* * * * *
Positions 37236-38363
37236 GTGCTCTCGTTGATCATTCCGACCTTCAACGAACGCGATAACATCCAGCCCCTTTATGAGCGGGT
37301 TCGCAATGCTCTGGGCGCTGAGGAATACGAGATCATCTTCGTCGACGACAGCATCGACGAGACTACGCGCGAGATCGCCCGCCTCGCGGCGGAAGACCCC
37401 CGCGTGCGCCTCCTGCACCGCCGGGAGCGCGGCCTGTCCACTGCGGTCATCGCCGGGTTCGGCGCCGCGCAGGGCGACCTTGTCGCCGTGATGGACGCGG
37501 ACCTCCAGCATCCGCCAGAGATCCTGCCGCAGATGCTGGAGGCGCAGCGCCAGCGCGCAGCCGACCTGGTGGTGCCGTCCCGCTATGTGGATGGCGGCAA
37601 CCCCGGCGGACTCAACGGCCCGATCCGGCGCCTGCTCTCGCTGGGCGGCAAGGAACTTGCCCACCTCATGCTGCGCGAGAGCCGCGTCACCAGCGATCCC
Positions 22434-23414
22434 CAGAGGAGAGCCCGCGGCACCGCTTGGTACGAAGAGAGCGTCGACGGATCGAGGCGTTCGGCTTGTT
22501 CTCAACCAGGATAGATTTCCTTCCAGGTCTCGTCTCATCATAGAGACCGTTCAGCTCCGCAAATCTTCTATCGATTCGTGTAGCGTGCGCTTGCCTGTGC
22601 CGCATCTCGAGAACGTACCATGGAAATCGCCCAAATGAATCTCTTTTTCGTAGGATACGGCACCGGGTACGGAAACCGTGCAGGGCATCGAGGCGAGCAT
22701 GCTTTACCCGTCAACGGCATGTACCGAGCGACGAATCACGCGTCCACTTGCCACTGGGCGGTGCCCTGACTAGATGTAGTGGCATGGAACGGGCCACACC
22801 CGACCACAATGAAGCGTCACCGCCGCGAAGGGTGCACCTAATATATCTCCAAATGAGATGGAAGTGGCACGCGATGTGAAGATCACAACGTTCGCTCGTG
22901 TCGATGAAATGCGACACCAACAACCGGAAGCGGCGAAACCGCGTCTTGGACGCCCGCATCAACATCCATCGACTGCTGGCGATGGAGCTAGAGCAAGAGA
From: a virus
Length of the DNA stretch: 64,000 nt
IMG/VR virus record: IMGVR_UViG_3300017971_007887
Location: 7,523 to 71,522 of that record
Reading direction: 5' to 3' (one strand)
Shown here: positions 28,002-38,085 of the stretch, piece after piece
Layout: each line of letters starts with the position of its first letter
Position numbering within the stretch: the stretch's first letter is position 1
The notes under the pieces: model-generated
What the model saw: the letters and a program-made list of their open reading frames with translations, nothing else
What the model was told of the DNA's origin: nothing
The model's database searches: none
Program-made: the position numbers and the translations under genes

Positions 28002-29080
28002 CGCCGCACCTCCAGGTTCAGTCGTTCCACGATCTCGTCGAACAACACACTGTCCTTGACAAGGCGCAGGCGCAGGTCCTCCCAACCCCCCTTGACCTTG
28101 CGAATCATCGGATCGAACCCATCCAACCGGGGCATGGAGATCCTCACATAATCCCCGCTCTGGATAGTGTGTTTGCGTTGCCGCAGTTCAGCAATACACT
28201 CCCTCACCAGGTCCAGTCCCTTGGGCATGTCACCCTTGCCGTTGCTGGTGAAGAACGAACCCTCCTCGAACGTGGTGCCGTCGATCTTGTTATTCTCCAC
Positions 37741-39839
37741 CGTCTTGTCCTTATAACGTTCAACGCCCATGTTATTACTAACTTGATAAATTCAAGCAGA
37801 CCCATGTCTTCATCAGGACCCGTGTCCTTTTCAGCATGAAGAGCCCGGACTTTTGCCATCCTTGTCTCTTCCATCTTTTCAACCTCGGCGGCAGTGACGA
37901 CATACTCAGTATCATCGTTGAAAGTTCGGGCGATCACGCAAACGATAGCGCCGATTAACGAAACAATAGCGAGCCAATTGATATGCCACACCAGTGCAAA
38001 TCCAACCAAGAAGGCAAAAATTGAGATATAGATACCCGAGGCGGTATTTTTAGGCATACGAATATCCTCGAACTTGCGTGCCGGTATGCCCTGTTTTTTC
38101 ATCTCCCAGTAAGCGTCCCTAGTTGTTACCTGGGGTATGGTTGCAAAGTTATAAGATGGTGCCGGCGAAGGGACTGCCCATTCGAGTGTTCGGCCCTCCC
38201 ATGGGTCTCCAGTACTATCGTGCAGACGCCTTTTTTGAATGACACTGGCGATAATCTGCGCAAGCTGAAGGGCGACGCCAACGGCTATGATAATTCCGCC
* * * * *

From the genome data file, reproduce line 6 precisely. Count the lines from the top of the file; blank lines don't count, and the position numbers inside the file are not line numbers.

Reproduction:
37601 CCCCGGCGGACTCAACGGCCCGATCCGGCGCCTGCTCTCGCTGGGCGGCAAGGAACTTGCCCACCTCATGCTGCGCGAGAGCCGCGTCACCAGCGATCCC